I feel like we are all on eggshells at the moment. A friend's mother tried to take her own life last week: she must be in her 60s. Is DD going to be like this all her life?

postmanpatscat Sat 01-Feb-14 06:17:48

My DD now 16 self harmed for almost a year. The worst points were the overdose of iron tablets (7, toxic dose is 20) and when I saw she had carved 'ugly' into her forearm. She cut her arms and thighs with a pencil sharpener blade. She stopped last summer. She saw camhs and had counselling at school but I don't think that's why she stopped. I think she could only stop once she had revealed the massive issue she was dealing with and once that was out in the open she relaxed more. I also think leaving school helped as she was friends with others who did this.

Lemonsponge Sat 01-Feb-14 10:03:46

Some of these posts are so useful, thank you. There's also some helpful views/info on this previous thread:
also this one:

Topseyt Sat 01-Feb-14 18:56:54

This is an issue for me too, and I have discovered it in my 11 year old daughter, who has also used a pencil sharpener blade. Incredibly worrying, as a parent and I now find it very hard letting her out of my sight at all.

My daughter has managed to open up somewhat to staff at her school and to me. The school have been fantastic, and I think she initially found it easier to open up to a third party. I feel useless though. I wish I had spotted the problem much earlier, but she has been a brilliant little actress, giving little or no outward signs.

I really can't go into any details publicly, but our CAMHS appointment is coming up. I will be combing through the links and ideas mentioned here too. Many thanks everyone. I wish you all the very best, and send all the support I can muster.

It does help to see that we are not alone.

mypussyiscalledCaramel Sat 01-Feb-14 19:49:10

I am currently getting DS1's gf to open up slowly about her SH.

I discovered the other day that her parents had split up, she is one of five and was the only DC her Mum didn't want.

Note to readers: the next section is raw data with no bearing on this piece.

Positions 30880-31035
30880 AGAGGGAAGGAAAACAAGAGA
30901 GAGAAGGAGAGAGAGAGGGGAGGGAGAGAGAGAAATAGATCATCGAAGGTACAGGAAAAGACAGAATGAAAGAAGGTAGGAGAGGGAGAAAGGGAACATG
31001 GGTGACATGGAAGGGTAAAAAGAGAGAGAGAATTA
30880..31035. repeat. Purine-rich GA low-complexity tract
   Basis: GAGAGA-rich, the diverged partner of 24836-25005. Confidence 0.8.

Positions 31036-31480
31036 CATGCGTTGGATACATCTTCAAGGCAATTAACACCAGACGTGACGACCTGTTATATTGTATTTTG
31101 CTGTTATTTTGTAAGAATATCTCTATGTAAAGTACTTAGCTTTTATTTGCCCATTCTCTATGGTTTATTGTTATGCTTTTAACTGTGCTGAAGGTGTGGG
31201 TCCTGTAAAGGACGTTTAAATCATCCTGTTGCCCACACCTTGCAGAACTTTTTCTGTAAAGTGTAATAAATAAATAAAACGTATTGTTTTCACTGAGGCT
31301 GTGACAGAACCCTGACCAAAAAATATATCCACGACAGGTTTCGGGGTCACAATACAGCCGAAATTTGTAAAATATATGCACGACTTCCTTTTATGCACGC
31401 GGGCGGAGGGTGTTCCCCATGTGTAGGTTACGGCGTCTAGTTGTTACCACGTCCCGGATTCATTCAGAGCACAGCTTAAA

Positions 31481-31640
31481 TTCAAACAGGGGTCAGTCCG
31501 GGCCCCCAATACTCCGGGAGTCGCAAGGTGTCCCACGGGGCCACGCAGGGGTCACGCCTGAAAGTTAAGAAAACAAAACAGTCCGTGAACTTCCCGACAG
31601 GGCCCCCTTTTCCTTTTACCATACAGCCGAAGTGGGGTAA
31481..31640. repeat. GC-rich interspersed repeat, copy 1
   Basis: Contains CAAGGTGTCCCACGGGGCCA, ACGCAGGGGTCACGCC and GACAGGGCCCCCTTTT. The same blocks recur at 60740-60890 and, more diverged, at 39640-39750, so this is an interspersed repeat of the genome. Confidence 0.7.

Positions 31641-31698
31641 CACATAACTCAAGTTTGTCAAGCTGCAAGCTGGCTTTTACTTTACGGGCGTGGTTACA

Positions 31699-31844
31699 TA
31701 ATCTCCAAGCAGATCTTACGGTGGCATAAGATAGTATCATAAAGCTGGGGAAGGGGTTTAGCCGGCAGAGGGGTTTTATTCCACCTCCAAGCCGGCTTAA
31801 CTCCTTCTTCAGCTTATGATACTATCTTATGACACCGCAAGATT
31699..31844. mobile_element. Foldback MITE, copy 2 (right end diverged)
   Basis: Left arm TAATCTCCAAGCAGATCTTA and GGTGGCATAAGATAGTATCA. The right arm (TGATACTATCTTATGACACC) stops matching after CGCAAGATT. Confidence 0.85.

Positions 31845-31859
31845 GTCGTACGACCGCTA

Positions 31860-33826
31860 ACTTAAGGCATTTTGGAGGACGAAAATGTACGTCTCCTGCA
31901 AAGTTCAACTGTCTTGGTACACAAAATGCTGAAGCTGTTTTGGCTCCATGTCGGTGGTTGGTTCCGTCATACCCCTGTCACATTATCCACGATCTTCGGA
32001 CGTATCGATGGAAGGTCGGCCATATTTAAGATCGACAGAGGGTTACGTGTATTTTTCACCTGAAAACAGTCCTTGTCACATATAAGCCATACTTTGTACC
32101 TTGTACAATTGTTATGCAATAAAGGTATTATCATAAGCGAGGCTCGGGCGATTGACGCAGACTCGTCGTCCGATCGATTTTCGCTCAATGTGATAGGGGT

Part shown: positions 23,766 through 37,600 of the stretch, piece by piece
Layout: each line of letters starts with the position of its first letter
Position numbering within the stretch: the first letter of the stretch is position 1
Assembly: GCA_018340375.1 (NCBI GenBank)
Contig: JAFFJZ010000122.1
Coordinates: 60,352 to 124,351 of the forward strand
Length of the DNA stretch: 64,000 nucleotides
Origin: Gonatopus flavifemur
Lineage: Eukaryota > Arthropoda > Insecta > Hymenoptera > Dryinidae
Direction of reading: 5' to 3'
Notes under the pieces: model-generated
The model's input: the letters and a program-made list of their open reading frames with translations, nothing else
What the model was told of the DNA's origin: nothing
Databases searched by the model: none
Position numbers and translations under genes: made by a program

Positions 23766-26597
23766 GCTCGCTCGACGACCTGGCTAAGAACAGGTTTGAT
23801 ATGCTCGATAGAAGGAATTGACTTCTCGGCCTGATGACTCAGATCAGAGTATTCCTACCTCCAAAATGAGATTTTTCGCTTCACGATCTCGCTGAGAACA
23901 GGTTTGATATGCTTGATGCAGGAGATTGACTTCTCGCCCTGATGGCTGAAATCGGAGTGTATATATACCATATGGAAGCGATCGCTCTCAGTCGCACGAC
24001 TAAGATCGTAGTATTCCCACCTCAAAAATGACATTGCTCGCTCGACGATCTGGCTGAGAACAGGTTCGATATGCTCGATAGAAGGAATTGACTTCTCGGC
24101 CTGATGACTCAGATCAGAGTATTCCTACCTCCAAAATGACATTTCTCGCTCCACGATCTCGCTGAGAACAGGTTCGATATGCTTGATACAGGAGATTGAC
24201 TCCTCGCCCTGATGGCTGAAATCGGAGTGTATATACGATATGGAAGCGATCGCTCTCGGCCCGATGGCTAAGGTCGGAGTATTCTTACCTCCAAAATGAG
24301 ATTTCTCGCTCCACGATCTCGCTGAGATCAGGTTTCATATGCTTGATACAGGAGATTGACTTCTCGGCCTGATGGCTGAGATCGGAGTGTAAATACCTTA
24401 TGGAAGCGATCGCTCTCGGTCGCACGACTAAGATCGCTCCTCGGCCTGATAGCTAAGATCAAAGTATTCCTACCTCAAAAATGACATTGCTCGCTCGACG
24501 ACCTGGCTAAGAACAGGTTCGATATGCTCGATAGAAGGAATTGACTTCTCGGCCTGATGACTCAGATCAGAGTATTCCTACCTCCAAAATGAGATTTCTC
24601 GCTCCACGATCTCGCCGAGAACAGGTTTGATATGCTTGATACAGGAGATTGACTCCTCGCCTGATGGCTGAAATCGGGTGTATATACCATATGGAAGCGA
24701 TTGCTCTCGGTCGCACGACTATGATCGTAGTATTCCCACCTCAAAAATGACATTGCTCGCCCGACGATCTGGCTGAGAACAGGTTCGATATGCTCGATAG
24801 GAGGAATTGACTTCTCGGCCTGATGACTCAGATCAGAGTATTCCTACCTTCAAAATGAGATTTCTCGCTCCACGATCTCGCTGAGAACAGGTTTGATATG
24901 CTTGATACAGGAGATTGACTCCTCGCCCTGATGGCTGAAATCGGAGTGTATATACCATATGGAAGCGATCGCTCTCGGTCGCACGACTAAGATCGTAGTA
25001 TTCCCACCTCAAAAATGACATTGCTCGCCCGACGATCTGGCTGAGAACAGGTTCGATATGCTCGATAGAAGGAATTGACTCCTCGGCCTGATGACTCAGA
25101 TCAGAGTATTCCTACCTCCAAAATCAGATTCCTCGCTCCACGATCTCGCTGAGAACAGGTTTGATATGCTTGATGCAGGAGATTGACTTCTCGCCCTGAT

I have had similar issues as her in my teens and SH now. NONE of the alternative suggestions work for her or me, because its the blood seeping out that we need.

You are watching your emotions and problems leaving your body. Its a release.

I am hoping that I can get her to trust me enough to talk, because she, too, won't see a counsellor.

She went to the DR's at the schools behest and spent more time talking about her relationship with my D's than the SH issue.

mypussyiscalledCaramel Sat 01-Feb-14 19:51:24

DS not D's mutter, mutter, autocorrect, mutter

craftysewer Sun 02-Feb-14 18:55:12

I have found it difficult as a parent to find support for myself so I can, in turn, support my daughter. In our area, we have a system of referral for people with depression, etc to be referred quite quickly to a MH team who 'assess' the situation as they see it. On explaining how DD's self harming was causing me concern and anxiety I was told that they could not discuss that as that would be 'helping dd through me' and that was not what they were there for. Never mind that I was awake all night worrying about her, blaming myself, etc and wondering if she would have a life time of MH problems either inherited from me or brought on by her own problems. Has anyone else managed to find support for themselves?

Topseyt Sun 02-Feb-14 20:20:13

Crafty, I really have no idea what to expect as I have never been through this before. I must say I really can't understand the attitude you seem to have encountered from your daughter's MH team. What on earth could be the harm in helping your daughter through you, as well as in their sessions with her? I would have thought it could only be an advantage, though I am no expert.

I hope that our local CAMHS will be willing to show me (and my husband) how best to help our daughter, who is only 11 after all. A do and don't list would at least be a starting point. After all, this sort of thing makes us parents feel helpless enough. We need help too.

postmanpatscat Sun 02-Feb-14 21:07:39